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Cockspur Thorn




Rich soils, edge of swamps.



Quebec to Manitoba.



Found sparingly in western Vermont (Flora of Vermont, 1900); southern

Connecticut (C. H. Bissell).



South to Georgia; west to Iowa.



A small tree, 10-25 feet in height and 6-12 inches in trunk diameter;

best distinguished by its thorns and leaves.



Thorns numerous, straight, long (2-4 inches), slender; leaves thick,

smooth, dark green, shining on the upper surface, pale beneath, turning

dark orange red in autumn; outline obovate-oblanceolate, serrate above,

entire or nearly so near base; apex acute or rounded; base decidedly

wedge-shaped shaped; leafstalks short.



Fruit globose or very slightly pear-shaped, remaining on the tree

throughout the winter.



Hardy throughout southern New England; used frequently for a hedge

plant.





=Crataegus punctata, Jacq.=



Thickets, hillsides, borders of forests.



Quebec and Ontario.



Small tree, common in Vermont (Brainerd) and occasional in the other New

England states.



South to Georgia.



Thorns 1-2 inches long, sometimes branched; leaves 1-2-1/2 inches long,

smooth on the upper surface, finally smooth and dull beneath; outline

obovate, toothed or slightly lobed above, entire or nearly so beneath,

short-pointed or somewhat obtuse at the apex, wedge-shaped at base;

leafstalk slender, 1-2 inches long; calyx lobes linear, entire; fruit

large, red or yellow.





=Crataegus coccinea, L.=



In view of the fact of great variation in the bark, leaves,

inflorescence, and fruit of plants that have all passed in this country

as C. coccinea, and in view of the further uncertainty as to the plant

on which the species was originally founded, it seems best to consider

the specimen in the Linnaean herbarium as the type of C. coccinea which

can be described as follows:



Leaves elliptical or on vigorous shoots mostly semiorbicular,

acute or acuminate, divided above the middle into numerous acute

coarsely glandular-serrate lobes, cuneate and finely

glandular-serrate below the middle and often quite entire toward

the base, with slender midribs and remote primary veins arcuate

and running to the points of the lobes, at the flowering time

membranaceous, coated on the upper surface and along the upper

surface of the midribs and veins with short soft white hairs, at

maturity thick, coriaceous, dark green and lustrous on the upper

surface, paler on the lower surface, glabrous or nearly so, 1-1/2-2

inches long and 1-1-1/2 inches wide, with slender glandular

petioles 3/4-1 inch long, slightly grooved on the upper surface,

often dark red toward the base, and like the young branchlets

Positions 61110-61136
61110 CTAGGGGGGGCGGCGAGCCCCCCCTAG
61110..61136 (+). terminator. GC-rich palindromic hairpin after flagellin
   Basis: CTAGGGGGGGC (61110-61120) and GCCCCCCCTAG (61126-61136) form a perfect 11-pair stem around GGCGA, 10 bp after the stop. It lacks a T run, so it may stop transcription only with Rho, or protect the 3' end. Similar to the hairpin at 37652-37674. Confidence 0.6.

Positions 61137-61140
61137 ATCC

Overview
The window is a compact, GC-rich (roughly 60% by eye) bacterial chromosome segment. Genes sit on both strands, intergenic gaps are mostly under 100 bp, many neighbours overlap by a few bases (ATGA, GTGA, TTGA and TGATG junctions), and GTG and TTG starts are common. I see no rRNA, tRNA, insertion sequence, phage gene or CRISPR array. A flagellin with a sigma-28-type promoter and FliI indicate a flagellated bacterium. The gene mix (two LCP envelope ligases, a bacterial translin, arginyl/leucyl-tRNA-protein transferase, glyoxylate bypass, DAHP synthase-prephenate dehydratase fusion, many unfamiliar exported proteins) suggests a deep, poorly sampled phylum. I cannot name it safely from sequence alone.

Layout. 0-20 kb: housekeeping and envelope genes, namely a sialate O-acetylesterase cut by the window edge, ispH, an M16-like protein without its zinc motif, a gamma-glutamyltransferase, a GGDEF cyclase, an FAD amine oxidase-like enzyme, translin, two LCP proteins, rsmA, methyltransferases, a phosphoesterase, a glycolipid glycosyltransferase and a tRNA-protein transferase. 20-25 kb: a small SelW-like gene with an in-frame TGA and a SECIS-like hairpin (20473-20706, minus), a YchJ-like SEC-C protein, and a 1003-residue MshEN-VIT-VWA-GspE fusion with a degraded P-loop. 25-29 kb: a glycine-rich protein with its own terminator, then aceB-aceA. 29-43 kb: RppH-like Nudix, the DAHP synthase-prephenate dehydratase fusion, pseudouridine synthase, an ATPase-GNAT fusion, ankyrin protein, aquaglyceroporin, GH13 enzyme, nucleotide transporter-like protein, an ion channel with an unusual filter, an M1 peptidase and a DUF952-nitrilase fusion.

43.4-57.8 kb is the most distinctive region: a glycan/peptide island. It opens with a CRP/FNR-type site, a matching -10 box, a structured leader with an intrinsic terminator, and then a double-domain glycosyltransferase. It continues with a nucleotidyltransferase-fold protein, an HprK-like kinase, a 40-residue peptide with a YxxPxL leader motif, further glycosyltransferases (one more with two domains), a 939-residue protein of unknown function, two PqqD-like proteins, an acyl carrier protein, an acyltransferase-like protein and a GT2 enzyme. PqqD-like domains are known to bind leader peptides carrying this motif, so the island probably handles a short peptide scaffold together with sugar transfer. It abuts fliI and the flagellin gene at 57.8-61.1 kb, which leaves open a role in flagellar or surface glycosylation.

villous with pale soft hairs; stipules lanceolate to oblanceolate,

conspicuously glandular-serrate with dark red glands, 1/2-3/4 inch

long. Flowers 1/2-3/4 inch in diameter when fully expanded, in

broad, many-flowered, compound tomentose cymes; bracts and

bractlets linear-lanceolate, coarsely glandular-serrate, caducous;

calyx tomentose, the lobes lanceolate, glandular-serrate, nearly

glabrous or tomentose, persistent, wide-spreading or erect on the

fruit, dark red above at the base; stamens 10; anthers yellow;

styles 3 or 4. Fruit subglobose, occasionally rather longer than

broad, dark crimson, marked with scattered dark dots, about 1/2

inch in diameter, with thin, sweet, dry yellow flesh; nutlets 3 or

4, about 1/4 inch long, conspicuously ridged on the back with high

grooved ridges.



A low, bushy tree, occasionally 20 feet in height with a short

trunk 8-10 inches in diameter, or more frequently shrubby and

forming wide dense thickets, and with stout more or less zigzag

branches bright chestnut brown and lustrous during their first

year, ashy-gray during their second season and armed with many

stout, chestnut-brown, straight or curved spines 1-1-1/2 inches

long. Flowers late in May. Fruit ripens and falls toward the end of

October, usually after the leaves.



Slopes of hills and the high banks of salt marshes usually in

rich, well-drained soil, Essex county, Massachusetts, John

Robinson, 1900; Gerrish island, Maine, J. G. Jack, 1899-1900;

Brunswick, Maine, Miss Kate Furbish, May, 1899; Newfoundland, A. C.

Waghorne, 1894.[1]



[Footnote 1: Prof. C. S. Sargent in Bot. Gaz., XXXI, 12. By permission

of the publishers.]





=Crataegus mollis, Scheele.=



Crataegus subvillosa, Schr. Crataegus coccinea, var. mollis, T. & G.






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